Dr. Amy Maas
Amy is a comparative physiologist and biological oceanographer whose research addresses fundamental questions about how the environment influences the distribution and biology of marine invertebrates. Based on this understanding she works to identify how climate change will impact biogeochemical cycling. Using transcriptomics, microscopy and comparative physiology, one major focus of Amy's studies is understanding how thecosome pteropods respond to ocean acidification. Her current research projects also include studying pteropod distribution and seasonality at the BATS site, explorations of circadian rhythms and diel vertical migration in open water zooplankton to better understand how environmental changes impact carbon flux, and comparative transcriptomics of multiple plankton species.
Amy received her PhD from the University of Rhode Island in 2011, where she worked in Antarctica and at sea in the Eastern Pacific exploring the impacts of climate-related variables on pteropods living in extreme environments. As a Postdoctoral Scholar/Investigator at Woods Hole Oceanographic Institution she worked in the Biology Department studying regional and seasonal patterns of pteropod metabolic and transcriptomic sensitivity to ocean acidification (2011-2015). Prior to joining BIOS in 2015 Amy was also jointly appointed at the University of Connecticut Marine Science and Technology Center as an Assistant Research Scientist.
Impacts of climate change on the physiology and distribution of zooplankton, genetic response of pteropods to conditions of ocean acidification, RNA sequencing of zooplankton, carbon flux, circadian rhythms, diel vertical migration
University of Rhode Island, RI 2006 - 2011
EPSCOR Fellowship 2009 - 2009
Hiram College, OH 2002 - 2006
- B.A. in Biology, with honors
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Invertebrate Physiology Lab
A.E. Maas, G.L. Lawson, A.J. Bergan and A.M. Tarrant. (2018) Exposure to CO2 influences metabolism, calcification, and gene expression of the thecosome pteropod Limacina retroversa. Journal of Experimental Biology 221(3). Doi: 10.1242/jeb.164400
Z.A. Wang, G.L. Lawson, C. Pilskaln, A.E. Maas. (2017) Seasonal controls of aragonite saturation states and impacts on pteropod abundance in the Gulf of Maine. AGU Oceans 122(1): 372-389.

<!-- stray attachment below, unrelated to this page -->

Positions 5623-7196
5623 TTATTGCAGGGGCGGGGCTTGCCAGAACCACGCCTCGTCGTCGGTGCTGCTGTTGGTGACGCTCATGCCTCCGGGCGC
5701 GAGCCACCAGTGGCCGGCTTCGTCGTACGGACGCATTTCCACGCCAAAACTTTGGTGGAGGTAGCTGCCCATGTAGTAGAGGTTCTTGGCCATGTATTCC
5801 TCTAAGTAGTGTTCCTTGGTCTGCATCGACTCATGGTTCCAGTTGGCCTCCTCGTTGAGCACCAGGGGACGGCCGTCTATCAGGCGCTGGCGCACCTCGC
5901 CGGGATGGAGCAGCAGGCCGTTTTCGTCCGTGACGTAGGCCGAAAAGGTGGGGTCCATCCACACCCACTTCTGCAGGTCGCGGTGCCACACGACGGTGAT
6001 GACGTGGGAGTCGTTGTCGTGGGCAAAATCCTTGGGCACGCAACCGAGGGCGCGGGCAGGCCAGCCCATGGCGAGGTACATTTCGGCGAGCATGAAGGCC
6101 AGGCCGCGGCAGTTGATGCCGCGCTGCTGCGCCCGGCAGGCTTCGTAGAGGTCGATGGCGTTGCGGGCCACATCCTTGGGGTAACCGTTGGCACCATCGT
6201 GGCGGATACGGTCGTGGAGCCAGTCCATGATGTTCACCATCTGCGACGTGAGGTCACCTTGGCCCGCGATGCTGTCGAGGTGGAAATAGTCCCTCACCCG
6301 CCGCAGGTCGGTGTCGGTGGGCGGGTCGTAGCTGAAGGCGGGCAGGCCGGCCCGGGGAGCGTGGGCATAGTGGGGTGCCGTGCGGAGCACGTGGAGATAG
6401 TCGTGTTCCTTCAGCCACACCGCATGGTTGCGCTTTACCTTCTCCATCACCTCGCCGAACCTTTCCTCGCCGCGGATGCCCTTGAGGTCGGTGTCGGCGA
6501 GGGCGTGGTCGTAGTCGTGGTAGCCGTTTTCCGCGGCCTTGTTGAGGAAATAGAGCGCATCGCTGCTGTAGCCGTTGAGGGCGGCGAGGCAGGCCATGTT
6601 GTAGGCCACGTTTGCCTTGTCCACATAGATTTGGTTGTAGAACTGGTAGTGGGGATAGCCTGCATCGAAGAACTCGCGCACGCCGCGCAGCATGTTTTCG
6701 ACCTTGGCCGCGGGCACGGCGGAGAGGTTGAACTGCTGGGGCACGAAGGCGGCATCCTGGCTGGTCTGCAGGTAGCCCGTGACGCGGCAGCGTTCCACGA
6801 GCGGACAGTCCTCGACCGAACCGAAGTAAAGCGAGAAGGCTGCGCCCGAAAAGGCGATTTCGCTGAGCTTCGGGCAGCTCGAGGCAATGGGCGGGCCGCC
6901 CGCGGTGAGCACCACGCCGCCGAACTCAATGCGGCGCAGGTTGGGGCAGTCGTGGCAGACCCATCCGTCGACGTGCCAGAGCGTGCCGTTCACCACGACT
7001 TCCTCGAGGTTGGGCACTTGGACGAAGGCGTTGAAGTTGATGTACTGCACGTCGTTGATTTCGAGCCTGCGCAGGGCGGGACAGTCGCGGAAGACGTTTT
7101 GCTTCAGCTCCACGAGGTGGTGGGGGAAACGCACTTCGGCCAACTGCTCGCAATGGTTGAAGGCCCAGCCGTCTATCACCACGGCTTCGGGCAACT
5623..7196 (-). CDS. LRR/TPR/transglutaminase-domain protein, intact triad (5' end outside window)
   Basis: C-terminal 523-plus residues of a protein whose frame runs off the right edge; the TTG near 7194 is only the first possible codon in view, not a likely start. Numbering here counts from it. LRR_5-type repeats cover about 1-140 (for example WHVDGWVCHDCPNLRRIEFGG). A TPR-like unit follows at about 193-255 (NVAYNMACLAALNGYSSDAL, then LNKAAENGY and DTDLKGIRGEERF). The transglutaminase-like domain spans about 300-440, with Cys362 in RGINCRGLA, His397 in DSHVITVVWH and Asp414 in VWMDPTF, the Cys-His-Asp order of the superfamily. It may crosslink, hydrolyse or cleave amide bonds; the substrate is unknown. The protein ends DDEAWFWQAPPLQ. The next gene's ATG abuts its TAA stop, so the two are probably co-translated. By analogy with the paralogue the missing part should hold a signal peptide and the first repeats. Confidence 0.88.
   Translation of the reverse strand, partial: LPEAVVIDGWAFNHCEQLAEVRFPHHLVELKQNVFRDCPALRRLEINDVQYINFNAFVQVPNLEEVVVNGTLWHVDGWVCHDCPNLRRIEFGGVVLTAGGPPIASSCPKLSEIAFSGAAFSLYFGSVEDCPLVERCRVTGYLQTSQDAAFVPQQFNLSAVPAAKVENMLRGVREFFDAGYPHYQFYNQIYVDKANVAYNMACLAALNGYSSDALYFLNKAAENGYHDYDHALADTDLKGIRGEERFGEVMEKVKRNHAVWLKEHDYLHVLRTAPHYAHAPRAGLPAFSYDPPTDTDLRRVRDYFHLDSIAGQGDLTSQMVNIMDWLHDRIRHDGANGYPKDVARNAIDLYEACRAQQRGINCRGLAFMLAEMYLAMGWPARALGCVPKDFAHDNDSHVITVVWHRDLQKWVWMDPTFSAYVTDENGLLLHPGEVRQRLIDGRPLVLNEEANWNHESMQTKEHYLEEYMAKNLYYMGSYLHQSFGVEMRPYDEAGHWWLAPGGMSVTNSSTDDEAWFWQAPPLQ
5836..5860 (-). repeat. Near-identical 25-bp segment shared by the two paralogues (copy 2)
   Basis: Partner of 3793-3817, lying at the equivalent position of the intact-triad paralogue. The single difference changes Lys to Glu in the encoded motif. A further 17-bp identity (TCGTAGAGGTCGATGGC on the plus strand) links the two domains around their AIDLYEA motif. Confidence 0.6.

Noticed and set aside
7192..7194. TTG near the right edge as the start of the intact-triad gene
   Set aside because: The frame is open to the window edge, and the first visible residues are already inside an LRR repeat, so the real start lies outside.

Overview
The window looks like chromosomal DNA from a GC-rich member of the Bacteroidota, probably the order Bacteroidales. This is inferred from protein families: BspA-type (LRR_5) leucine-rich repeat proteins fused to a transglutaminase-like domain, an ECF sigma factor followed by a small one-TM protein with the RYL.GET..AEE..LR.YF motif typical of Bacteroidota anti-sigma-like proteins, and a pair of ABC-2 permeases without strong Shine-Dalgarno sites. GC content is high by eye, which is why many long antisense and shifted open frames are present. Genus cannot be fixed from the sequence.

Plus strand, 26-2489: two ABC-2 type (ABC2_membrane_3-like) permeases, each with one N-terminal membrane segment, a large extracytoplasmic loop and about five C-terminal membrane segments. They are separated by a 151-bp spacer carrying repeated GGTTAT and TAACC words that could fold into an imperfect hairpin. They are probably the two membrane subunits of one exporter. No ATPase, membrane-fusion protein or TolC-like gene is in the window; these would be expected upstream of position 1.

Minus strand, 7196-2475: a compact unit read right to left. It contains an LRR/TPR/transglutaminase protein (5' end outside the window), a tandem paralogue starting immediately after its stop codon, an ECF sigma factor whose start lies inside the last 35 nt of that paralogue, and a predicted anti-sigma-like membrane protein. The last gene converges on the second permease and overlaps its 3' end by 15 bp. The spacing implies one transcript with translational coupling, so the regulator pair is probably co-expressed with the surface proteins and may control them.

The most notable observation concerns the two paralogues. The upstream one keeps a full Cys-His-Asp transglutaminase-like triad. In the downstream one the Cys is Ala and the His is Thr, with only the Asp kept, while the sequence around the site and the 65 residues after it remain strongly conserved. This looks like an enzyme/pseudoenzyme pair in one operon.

A.E. Maas, G.L. Lawson, Z.A. Wang. (2016) The metabolic response of thecosome pteropods from the North Atlantic and North Pacific Oceans to high CO2 and low O2. Biogeosciences Discussions 13: 6191-6210.
A.E. Maas, I.T. Jones, A.M. Reitzel, A.M. Tarrant. (2016) Daily cycle in oxygen consumption by the sea anemone Nematostella vectensis Stephenson. Biology Open 5(2).
A.A. Thabet, A.E. Maas, G.L. Lawson, A.M. Tarrant. (2015) Life cycle and early development of the thecosomatous pterapod Limacina retroversa in the Gulf of Maine, includng the effect of elevated CO2 levels. Marine Biology 162(11): 2235-2249.
A.E. Maas, G.L. Lawson, A.M. Tarrant. (2015) Transcriptome-wide analysis of the response of the thecosome pteropod Clio pyramidata to short-term CO2 exposure. Comparative Biochem and Phys Part D 16: 1-9.
A.E. Maas, S.L. Frazar, D.M. Outram, et. al. (2014) Fine-scale vertical distribution of macroplankton and micronekton in the Eastern Tropical North Pacific in association with an oxygen minimum zone. J. Plankton Res. 36(6): 1557-1575.
A.E. Maas, L. Blanco-Bercial, G.L. Lawson. (2013) Reexamination of the species assignment of Diacavolinia pteropods using DNA barcoding. PLoS ONE 8(1): e53889.
A.E. Maas, K.F. Wishner, B.A. Seibel. (2012) Metabolic suppression in thecosomatous pteropods as an effect of low temperature and hypoxia in the eastern tropical North Pacific. Mar Biol 159(9): 1955-1967.
B.A. Seibel, A.E. Maas, H.M. Dierssen. (2012) Energetic plasticity underlies a variable response to ocean acidification in the pteropod Limacina helicina antarctica. PLoS ONE 7(4): e30464.